A Colorado First: PLC & CDOT's Highway 287 Project
U.S. Highway 287 is a major U.S. - Mexico shipping route that experiences a large amount of heavy traffic. When the time came to replace a stretch of this road, the Colorado Department of Transportation saw an opportunity to help meet the state’s Climate Action Plan by lowering the environmental impact of construction.
In 2008, CDOT became the first DOT to approve the use of portland-limestone cement containing up to 10% limestone and to allow blending with fly ash at the ready-mix plant.
For this project, CDOT selected their Class P mixture, which is designed to have a 28-day flexural strength of at least 650 psi; the contractor earned a quality performance incentive by attaining an average of 695 psi. Along with PLC (which replaced the usual Type I/II portland cement), the mix contained 20% Class F fly ash and a carefully selected blend of aggregate to aid in the production of a more consistent concrete batch and a better platform for the concrete paver. And while the fresh mix characteristics were important, perhaps more significantly, the mix design also resulted in a smoother-riding surface for this jointed plain concrete pavement.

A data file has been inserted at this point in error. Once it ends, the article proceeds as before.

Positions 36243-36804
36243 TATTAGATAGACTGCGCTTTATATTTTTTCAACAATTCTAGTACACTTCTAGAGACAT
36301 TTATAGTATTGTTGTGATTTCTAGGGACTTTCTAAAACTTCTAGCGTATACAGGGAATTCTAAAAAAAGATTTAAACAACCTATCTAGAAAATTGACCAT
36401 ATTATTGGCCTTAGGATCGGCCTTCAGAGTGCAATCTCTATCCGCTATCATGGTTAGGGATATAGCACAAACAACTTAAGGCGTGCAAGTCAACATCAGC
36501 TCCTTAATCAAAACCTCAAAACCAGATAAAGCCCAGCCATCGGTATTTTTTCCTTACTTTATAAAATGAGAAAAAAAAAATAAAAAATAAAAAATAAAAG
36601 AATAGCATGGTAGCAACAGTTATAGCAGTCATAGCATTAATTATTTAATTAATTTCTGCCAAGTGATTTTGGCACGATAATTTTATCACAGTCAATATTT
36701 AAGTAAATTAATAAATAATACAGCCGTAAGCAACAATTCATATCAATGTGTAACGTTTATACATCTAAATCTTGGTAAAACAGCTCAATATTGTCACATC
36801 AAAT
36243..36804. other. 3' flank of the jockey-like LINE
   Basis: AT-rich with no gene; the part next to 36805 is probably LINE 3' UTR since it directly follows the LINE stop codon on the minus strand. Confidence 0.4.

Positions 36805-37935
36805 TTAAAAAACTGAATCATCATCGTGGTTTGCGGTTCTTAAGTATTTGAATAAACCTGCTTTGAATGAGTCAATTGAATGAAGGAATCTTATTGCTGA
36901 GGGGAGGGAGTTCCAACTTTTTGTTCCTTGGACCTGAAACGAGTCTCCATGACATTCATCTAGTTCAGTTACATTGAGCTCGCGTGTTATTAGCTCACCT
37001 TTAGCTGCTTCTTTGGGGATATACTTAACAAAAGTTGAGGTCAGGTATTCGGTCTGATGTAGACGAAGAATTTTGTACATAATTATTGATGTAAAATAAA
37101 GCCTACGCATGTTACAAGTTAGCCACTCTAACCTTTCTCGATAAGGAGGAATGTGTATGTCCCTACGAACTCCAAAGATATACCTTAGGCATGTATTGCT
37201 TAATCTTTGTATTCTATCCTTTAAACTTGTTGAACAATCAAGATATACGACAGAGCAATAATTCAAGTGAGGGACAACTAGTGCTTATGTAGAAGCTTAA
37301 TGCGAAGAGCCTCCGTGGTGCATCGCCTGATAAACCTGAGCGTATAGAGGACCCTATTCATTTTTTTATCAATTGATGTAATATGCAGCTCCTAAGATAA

This project provided an opportunity to see the effect of hot weather on PLC mixes. Most of the paving work took place during summer months, and the contractor had to deal with placement conditions of 100° Fahrenheit. But site workers noticed no difference in performance or placement with the PLC concrete mix.
The replacement of seven miles of highway pavement and shoulder widening during extreme summer temperatures demonstrated that PLC concrete can satisfy all requirements for batching, mixing, and placing. The CDOT engineer for concrete and physical properties noted that using PLC for more than 10 years has allowed them to reduce the carbon footprint of pavements without compromising quality or long-term performance of mainline paving in the state.